Fascism is, properly understood, a certain sort of response to a crisis. It is the reactionary response, as opposed to the radical one. The radical response is to embrace the new possibilities thrown up by the crisis; the reactionary one is to shut these possibilities down. In bourgeois society, thus, fascism will always mean the assertion of middle-​class values in the face of a crisis. Because this assertion must mean shutting certain other emerging sets of possibilities down, it will always involve a sort of violence, although this violence can of course be merely passive-​aggressive.

The 2011 riots were a sort of response to the present global financial crisis, and one more radical than reactionary. They were directionless, yes, but they were the product of a summer of simmering tension produced by the austerity measures the government had imposed as its own reactionary response to the financial crisis, which threatened and still threatens to eliminate the futures of every young person in Britain, especially those from poorer backgrounds – the majority of the rioters. Against the possibilities thrown up by the riots (if nothing else, the possibility of expressing real anger), the participants in #riotcleanup passive-​aggressively asserted the very same middle-​class values that informed the imposition of austerity.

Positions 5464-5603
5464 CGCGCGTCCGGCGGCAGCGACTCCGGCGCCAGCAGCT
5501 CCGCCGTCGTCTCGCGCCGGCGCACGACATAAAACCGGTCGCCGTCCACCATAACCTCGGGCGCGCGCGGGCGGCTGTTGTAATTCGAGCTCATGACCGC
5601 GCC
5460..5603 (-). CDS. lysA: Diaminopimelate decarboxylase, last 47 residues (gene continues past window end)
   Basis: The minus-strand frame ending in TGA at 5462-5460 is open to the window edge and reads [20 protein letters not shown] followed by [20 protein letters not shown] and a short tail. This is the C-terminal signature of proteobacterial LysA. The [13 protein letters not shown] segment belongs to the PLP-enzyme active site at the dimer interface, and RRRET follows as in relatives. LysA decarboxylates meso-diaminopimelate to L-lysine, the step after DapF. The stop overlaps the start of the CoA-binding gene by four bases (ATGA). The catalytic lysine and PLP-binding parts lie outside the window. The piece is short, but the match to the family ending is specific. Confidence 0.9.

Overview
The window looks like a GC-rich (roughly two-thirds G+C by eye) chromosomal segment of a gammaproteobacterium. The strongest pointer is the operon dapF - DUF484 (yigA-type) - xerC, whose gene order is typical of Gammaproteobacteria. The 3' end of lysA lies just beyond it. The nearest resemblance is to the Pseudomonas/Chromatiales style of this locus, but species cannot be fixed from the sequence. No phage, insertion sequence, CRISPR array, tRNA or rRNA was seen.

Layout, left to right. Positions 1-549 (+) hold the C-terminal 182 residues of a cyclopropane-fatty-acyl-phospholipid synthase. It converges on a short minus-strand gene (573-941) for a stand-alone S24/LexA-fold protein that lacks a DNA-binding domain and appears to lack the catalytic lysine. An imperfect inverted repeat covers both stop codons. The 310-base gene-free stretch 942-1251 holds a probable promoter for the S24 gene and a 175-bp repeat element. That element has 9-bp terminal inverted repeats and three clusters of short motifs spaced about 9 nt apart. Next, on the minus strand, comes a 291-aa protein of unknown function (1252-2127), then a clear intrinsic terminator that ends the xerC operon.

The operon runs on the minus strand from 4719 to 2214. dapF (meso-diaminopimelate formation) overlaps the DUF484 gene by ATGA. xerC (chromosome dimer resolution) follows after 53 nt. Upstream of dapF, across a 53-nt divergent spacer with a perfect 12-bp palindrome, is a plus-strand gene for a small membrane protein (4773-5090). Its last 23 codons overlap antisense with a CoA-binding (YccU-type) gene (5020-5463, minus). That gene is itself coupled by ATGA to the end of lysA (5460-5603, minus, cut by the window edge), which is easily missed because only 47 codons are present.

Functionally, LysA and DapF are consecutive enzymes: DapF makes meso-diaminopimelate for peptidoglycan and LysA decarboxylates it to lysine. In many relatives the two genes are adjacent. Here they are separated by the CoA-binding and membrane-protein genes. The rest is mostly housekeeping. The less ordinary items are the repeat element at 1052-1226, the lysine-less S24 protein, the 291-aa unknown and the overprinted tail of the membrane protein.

There is no better expression of all this than in the phrase “Keep Calm and Carry On”, which of course adorns everything cupcakey (“Keep Calm and Eat a Cupcake” is almost as prevalent a poster as the original). The association is a profound one on many levels. The “Keep Calm” poster was originally designed as a propaganda poster during the second world war. It plays on similar appeals to vintage nostalgia that the notion of “having a cupcake” does. It appeals to an idealised past that was never experienced by the longer-​afterer. It is also a past that never could have been experienced, since the “Keep Calm” poster was never actually used. It was rediscovered in 2000 and was quickly found to have a vast appeal based largely on how much the slogan cohered with an idealised image of the 1940s. In fact, the poster had never been used because it was considered by those who saw it at the time to be patronising.